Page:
COP27 which is billed for Sharm el-Sheikh, Egypt from November 6 to 18, must hold the developed world accountable for their failed promises on financing for adaptation and emissions reduction says Guyana’s Vice President, Dr. Bharrat Jagdeo.
The former Head-of-State said the developed world which includes the USA, Europe and China can no longer lecture developing states like Guyana about the need to reduce their carbon footprint.
He underscored that it is high time these nations be called upon to practice what they preach.
Jagdeo said much of the debate leading up to COP27, was centred on its effectiveness in light of failed actions since the previous COP held in Glasgow, Scotland.
“…We’ve had a downright reversal of commitments to targets much to the detriment of the climate. Countries that led the fight to ban coal and branded it as the dirtiest of fossil fuels have actually restarted coal-fired power plants in their countries,” expressed VP Jagdeo.
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International reports note for example that Germany, Austria, France and the Netherlands have all announced plans in July to reactivate coal-fired power plants amid an energy crisis created by Russia’s invasion of Ukraine.
These nations even passed legislation to support the increased use of coal. Germany for example passed emergency legislation to allow around eight gigawatts of coal-fired power to be reactivated during times when gas supplies are critically low.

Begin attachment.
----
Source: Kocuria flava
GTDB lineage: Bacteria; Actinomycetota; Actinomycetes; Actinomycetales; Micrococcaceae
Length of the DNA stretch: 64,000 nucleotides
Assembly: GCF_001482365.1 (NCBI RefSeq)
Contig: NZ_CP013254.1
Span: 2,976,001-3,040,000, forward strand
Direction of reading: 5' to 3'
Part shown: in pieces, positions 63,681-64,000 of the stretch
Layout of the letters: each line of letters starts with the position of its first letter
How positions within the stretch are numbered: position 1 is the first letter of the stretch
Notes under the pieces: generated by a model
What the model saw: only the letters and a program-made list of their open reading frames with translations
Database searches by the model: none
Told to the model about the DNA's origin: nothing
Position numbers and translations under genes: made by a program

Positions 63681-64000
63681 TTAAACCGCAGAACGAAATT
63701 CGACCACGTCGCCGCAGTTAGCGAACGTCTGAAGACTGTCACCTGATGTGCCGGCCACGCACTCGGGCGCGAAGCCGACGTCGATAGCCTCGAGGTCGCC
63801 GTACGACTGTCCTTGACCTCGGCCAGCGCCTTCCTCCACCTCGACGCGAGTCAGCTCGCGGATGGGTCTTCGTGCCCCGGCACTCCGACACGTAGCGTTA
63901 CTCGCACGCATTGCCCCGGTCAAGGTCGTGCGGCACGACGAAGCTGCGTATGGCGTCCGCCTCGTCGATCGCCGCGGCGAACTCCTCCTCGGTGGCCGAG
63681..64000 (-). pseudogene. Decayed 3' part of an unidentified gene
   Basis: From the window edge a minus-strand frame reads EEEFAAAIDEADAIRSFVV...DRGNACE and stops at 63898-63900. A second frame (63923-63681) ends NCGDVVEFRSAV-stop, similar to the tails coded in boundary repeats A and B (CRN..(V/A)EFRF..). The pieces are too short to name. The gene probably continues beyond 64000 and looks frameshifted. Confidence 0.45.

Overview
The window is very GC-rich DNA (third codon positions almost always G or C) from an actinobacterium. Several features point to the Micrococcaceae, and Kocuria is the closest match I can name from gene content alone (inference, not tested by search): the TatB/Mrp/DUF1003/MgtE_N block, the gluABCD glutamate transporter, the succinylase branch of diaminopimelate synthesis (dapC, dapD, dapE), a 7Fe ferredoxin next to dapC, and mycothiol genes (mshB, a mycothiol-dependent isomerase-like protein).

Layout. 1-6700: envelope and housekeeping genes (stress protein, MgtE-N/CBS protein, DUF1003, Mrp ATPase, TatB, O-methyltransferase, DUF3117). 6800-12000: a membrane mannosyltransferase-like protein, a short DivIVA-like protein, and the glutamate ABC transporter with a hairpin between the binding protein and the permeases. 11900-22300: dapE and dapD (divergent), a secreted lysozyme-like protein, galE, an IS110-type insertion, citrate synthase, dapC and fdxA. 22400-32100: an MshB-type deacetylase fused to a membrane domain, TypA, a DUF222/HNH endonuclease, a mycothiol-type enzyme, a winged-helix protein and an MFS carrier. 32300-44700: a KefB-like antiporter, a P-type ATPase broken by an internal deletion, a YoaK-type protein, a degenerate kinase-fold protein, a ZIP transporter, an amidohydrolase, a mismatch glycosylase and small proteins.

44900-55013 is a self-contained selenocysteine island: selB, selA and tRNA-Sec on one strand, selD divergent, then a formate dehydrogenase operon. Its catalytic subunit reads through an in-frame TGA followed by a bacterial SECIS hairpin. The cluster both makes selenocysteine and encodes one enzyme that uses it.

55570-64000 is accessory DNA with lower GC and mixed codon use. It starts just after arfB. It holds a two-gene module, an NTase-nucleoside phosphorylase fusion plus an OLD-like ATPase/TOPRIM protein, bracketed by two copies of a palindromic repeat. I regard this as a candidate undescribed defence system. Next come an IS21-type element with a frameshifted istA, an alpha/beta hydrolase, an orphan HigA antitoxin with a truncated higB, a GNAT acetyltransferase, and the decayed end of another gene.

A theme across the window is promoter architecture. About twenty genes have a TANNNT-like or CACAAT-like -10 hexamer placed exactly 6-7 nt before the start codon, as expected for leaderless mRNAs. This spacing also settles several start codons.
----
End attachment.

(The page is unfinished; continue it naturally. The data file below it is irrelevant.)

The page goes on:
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The Netherlands, meanwhile, has amended legislation to allow coal plants to run at full capacity until the end of 2023, and France and Austria are both planning to reopen coal-fired power units.
They are among the countries scrambling to fill their gas storage facilities ahead of winter, with the looming prospect that gas imports from Russia could end at any time.
VP Jagdeo also said the world has witnessed instances where countries that lobbied for there to be no new investment in oil and gas for fear assets may become stranded, are now singing a different tune.
“Those countries are now urging the oil producers to produce even more. In fact, some of the producers were threatened by the United States of America because they wanted to cut production, namely, Saudi Arabia,” expressed Jagdeo.
In light of the foregoing, Dr. Jagdeo said the developed world therefore cannot keep lecturing developing states about sustainability and meeting targets on one hand but failing to do the same on the other hand.
He said COP27 must therefore be about accountability and providing a clear roadmap on how vulnerable Caribbean Community (CARICOM) and African states will be provided with the funding needed for climate mitigation.
While he would not be in attendance, Jagdeo said Natural Resources Minister, Vickram Bharrat, would be representing Guyana at the event. There, Minister Bharrat is expected to clearly articulate the country’s position in being in solidarity with affected States while advancing national interests such as payment for forests services.